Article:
Wharton for Women?


Hi, I'm new to this board, my name is Jill and I'm from New Jersey.

I am looking for MBA programs - and saw that Wharton has increased the number of women in it's program to something like 45%. This is higher than most other MBA programs (but still a bit disconcerting since women outnumber men on a societal level.)

So I started thinking - for a woman, is it better to apply for a school that accepts more women? Or, alternatively, should I look for programs that have lower percentages of women students? Would my gender be an advantage in this case? I mean, only 35% of the students at Columbia are women - maybe my odds are better there?

Hi, I'm new to this board, my name is Jill and I'm from New Jersey.

I am looking for MBA programs - and saw that Wharton has increased the number of women in it's program to something like 45%. This is higher than most other MBA programs (but still a bit disconcerting since women outnumber men on a societal level.)

So I started thinking - for a woman, is it better to apply for a school that accepts more women? Or, alternatively, should I look for programs that have lower percentages of women students? Would my gender be an advantage in this case? I mean, only 35% of the students at Columbia are women - maybe my odds are better there?
quote
Duncan

I think this is a really personal choice. I think women and men both have a much better experience in a program where the genders are more balanced: Wharton; Yale; Stanford... Generally, you'll stand a better chance of admission and financial aid in a program where you'll add more rather than less to the diversity: Cornell, Darden, Georgetown; Maryland; Carnegie Mellon, Purdue....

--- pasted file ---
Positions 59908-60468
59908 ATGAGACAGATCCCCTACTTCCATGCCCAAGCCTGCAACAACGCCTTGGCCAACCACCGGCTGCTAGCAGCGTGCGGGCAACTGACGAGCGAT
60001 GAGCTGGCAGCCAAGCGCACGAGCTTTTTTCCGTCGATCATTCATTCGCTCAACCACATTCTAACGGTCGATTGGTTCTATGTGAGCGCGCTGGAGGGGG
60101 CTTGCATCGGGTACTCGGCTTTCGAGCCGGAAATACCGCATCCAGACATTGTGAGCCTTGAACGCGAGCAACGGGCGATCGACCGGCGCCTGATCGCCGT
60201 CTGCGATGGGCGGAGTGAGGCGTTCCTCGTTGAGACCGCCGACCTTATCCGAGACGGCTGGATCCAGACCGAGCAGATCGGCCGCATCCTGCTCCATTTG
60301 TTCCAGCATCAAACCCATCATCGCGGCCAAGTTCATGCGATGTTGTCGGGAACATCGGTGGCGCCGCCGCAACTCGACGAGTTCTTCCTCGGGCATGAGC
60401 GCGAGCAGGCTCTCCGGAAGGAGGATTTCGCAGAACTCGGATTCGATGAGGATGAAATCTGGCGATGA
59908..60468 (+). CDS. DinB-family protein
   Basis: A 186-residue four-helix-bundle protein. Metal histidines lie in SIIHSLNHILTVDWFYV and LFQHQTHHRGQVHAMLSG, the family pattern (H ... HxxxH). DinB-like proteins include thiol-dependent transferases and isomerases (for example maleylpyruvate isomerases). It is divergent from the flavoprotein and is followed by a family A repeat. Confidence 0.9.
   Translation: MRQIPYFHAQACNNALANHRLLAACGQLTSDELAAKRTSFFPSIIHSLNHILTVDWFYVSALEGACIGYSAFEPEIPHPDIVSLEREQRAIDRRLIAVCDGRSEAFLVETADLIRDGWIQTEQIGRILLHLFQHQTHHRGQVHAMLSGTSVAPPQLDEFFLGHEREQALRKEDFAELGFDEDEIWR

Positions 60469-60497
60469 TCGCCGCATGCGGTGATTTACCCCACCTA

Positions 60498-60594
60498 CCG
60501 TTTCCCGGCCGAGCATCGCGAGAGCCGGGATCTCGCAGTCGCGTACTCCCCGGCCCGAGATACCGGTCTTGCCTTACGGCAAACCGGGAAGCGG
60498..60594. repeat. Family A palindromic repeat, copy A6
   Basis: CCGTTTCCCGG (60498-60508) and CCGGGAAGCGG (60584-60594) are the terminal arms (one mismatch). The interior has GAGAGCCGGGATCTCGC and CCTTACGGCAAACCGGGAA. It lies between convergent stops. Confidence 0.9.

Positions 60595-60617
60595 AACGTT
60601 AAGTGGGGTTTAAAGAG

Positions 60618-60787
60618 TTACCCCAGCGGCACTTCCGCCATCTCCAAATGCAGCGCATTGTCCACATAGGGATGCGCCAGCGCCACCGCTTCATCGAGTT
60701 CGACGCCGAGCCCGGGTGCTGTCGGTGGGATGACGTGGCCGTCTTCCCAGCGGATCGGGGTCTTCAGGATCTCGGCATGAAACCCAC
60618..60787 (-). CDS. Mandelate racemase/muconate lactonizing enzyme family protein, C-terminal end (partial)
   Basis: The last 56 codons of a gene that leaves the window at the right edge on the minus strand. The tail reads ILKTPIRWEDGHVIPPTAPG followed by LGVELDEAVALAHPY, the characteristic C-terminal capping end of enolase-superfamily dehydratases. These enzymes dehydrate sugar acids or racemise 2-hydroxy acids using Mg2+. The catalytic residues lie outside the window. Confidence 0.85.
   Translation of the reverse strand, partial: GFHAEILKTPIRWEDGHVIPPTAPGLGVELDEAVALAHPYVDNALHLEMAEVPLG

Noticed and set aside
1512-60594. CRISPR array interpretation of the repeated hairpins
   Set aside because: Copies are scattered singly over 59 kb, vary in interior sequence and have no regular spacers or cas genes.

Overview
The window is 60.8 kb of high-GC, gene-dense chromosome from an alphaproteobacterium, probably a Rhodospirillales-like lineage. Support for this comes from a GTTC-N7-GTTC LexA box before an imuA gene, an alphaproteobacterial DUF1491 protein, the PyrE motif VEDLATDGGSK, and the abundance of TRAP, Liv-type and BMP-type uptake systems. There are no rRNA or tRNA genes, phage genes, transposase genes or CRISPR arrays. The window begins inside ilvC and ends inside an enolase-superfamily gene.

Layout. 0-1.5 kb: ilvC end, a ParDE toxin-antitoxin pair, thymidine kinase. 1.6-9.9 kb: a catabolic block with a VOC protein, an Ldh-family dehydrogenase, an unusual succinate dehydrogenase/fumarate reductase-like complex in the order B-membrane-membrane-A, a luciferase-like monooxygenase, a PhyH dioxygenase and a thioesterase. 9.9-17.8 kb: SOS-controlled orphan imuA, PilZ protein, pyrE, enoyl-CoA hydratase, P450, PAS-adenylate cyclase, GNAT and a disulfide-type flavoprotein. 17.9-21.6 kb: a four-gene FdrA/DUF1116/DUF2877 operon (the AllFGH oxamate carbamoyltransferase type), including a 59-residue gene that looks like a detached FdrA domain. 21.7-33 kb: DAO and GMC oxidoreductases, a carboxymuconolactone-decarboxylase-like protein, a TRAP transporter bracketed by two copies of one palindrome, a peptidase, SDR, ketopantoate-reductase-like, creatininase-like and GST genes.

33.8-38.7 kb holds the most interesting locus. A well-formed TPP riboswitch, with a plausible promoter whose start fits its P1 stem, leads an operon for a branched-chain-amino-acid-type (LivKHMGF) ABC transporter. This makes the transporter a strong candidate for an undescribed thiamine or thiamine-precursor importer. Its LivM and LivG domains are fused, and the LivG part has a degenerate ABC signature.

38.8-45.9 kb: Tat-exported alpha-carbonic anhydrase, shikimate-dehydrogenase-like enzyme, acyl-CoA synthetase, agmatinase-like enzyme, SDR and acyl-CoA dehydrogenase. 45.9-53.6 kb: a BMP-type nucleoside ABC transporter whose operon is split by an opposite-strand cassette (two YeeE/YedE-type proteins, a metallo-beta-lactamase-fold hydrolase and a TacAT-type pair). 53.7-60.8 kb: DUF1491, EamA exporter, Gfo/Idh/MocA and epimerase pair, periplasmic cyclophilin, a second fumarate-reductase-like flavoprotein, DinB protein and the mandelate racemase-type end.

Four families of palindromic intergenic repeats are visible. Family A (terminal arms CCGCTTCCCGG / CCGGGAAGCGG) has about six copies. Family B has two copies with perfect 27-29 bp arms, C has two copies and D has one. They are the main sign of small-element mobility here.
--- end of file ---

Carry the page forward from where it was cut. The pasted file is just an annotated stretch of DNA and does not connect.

I think this is a really personal choice. I think women and men both have a much better experience in a program where the genders are more balanced: Wharton; Yale; Stanford... Generally, you'll stand a better chance of admission and financial aid in a program where you'll add more rather than less to the diversity: Cornell, Darden, Georgetown; Maryland; Carnegie Mellon, Purdue....
quote
ezra

I graduated from Columbia, and while it doesn't have the highest level of gender diversity (I think it's about 35% today), it is rising.

At least at Columbia - as a relative minority, you have an excellent support network. There's an organization called "Columbia Women in Business" that hosts networking events and other activities - and it was very helpful to some of my female friends in the program.

I'd imagine that other top schools have similar organizations - and it's just a matter of finding them and getting involved.

I graduated from Columbia, and while it doesn't have the highest level of gender diversity (I think it's about 35% today), it is rising.

At least at Columbia - as a relative minority, you have an excellent support network. There's an organization called "Columbia Women in Business" that hosts networking events and other activities - and it was very helpful to some of my female friends in the program.

I'd imagine that other top schools have similar organizations - and it's just a matter of finding them and getting involved.
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Thanks both. I'll look into those kinds of organizations - there might be some good ones at other campuses too!

Thanks both. I'll look into those kinds of organizations - there might be some good ones at other campuses too!
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